A recent study at the University of Bristol linked aggressive thoughts and behaviors to how we see facial expressions.
The participants were shown pictures featuring facial expressions that were either happy, sad, or ambiguous. They then identified the corresponding feeling.
When the viewers were encouraged to recognize joyful feelings in the uncertain pictures. This activity encouraged the identification of happiness over more negative emotions.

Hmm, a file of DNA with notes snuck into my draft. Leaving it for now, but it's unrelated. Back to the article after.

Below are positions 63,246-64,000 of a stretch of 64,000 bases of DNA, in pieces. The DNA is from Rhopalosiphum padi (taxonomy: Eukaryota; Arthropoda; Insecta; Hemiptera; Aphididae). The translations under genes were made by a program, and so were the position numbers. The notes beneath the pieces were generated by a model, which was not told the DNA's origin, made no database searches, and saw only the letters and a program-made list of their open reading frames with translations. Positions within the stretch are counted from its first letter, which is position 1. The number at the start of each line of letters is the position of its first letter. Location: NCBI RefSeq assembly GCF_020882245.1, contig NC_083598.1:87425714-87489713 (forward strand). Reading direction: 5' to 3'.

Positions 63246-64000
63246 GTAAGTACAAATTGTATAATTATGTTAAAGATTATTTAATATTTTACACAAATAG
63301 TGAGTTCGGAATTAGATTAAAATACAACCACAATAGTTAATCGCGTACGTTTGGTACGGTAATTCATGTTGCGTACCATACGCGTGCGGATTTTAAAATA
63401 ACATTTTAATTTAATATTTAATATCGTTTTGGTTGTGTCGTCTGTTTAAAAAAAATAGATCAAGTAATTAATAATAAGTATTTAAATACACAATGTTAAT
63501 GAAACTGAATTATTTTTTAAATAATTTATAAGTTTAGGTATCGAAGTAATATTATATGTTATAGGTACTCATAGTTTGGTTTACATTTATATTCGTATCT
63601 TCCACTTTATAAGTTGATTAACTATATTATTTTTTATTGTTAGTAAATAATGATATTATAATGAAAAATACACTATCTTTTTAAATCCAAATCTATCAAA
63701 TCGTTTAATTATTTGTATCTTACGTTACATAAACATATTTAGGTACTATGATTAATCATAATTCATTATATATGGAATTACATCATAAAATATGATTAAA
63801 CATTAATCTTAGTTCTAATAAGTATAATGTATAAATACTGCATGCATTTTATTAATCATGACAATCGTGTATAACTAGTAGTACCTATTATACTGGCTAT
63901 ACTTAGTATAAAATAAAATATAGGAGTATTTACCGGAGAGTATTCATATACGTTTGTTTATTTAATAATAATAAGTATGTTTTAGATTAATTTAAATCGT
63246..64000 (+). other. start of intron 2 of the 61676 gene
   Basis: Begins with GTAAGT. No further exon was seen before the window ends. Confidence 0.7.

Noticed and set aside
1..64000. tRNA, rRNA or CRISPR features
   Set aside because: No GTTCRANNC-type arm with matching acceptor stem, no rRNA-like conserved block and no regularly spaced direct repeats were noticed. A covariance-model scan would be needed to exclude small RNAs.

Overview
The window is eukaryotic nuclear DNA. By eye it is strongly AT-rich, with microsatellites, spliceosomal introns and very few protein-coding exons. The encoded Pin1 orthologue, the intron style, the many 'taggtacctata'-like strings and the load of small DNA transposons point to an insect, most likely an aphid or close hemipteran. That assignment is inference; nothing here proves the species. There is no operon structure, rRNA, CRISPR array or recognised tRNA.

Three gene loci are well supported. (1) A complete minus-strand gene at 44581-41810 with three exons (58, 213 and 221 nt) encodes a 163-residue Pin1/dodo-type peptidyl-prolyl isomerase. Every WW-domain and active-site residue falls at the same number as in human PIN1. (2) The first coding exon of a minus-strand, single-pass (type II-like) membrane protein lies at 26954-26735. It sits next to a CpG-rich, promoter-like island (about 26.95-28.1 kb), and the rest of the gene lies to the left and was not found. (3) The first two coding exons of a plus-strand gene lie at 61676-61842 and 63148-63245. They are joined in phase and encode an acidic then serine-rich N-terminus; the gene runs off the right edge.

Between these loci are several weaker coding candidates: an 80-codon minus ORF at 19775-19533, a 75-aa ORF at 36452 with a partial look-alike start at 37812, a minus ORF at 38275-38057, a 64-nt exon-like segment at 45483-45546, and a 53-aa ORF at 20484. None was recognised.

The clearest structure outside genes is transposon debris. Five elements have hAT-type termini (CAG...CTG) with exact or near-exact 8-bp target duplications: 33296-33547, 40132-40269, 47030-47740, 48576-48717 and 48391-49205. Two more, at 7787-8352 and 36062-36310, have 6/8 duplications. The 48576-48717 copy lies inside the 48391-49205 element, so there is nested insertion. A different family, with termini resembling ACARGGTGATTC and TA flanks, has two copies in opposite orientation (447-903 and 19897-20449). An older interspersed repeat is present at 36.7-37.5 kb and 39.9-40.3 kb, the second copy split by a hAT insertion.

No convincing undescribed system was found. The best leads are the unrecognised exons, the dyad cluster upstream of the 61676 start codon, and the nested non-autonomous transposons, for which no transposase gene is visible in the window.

This procedure was repeated with youthful offenders, and was followed by a reduction in anger and aggression.
What does this mean? Children and teens need to learn to process emotions properly. If they continually look for anger, that's how they will feel. If they discover cheerier feelings, those will be reflected in how they behave.
What kinds of emotions do your children see in your face?